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Hedgehogs nearly on endangered list

By Adriana Stuijt     Jan 14, 2009 in Environment
Hedgehogs have been around on the planet for some 20-million years. They also were long-cited as a suburban success story in the UK - with hedgehog populations making themselves right at home. However recently, there's been a 40% decline.
Urban gardens are being concreted over for parking bays, there are far fewer hedges and holes for them to hide in, the gardens are also becoming smaller and the number of houses have increased, animal welfare experts say. They still survive well in London's many parks but there are fears that they will become isolated from one another in these garden pockets and thus fail to breed.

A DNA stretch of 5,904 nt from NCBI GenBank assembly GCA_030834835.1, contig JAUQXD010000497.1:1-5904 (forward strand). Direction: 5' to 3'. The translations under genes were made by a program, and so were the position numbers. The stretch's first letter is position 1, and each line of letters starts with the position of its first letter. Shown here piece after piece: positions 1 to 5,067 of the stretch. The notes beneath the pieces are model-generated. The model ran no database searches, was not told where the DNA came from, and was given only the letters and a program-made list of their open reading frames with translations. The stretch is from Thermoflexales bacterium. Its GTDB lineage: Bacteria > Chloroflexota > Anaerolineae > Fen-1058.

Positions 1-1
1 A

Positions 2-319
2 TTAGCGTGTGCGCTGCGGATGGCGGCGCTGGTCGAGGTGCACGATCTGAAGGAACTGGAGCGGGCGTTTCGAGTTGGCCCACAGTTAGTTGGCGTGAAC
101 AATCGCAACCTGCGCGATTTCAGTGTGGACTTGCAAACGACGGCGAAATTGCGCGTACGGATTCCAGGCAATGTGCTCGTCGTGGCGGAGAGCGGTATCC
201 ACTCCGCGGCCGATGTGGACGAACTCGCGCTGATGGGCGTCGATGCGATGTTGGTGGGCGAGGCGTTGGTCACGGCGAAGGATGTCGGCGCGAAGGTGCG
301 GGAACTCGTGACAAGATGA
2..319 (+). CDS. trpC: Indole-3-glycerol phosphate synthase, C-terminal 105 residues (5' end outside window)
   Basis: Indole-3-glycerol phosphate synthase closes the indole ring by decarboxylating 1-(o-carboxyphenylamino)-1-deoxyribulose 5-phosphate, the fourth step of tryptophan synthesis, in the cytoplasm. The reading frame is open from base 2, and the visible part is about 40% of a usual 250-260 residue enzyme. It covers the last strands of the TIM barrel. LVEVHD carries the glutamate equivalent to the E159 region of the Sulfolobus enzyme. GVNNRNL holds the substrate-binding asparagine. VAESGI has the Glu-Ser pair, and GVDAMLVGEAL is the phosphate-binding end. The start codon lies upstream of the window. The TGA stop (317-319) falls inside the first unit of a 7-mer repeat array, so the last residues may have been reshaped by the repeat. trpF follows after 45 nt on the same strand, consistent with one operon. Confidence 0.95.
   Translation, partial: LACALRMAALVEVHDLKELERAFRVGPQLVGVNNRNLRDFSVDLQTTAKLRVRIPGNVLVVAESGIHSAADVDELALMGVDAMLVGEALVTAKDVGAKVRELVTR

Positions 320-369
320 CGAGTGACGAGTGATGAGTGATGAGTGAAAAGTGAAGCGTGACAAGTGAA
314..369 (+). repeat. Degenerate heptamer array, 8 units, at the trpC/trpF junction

The hedgehog is the UK's only spiny mammal - adults may have up to 5,000 spines. They got their name from their pig-like habit of rooting through the undergrowth for food. They are quite noisy and can be heard snuffling and grunting during their activities.
Hedgehogs’ ancestors roamed the earth before mammoths and sabre toothed tigers, and they have changed little over the last 15 million years according to the fossil record. They have few natural enemies, although they do provide an occasional welcome meal for determined badgers and foxes.
Hedgehogs have been included in the United Kingdom 's Biodiversity Action Plan because of their growing scarcity.
Winter starvation forms the single greatest threat to a hedgehog’s survival, with three quarters of the population dying before they are one year old.
The loss of permanent pasture to arable farming in the countryside has reduced the number of grassland invertebrates on which hedgehogs feed. Moreover a large variety of garden and agricultural pesticides enter their food chain, inflicting untold damage, as their food source is made mainly of "pest" species.
More about Hedgehogs, Decline, London gardens, Cutest animals earth
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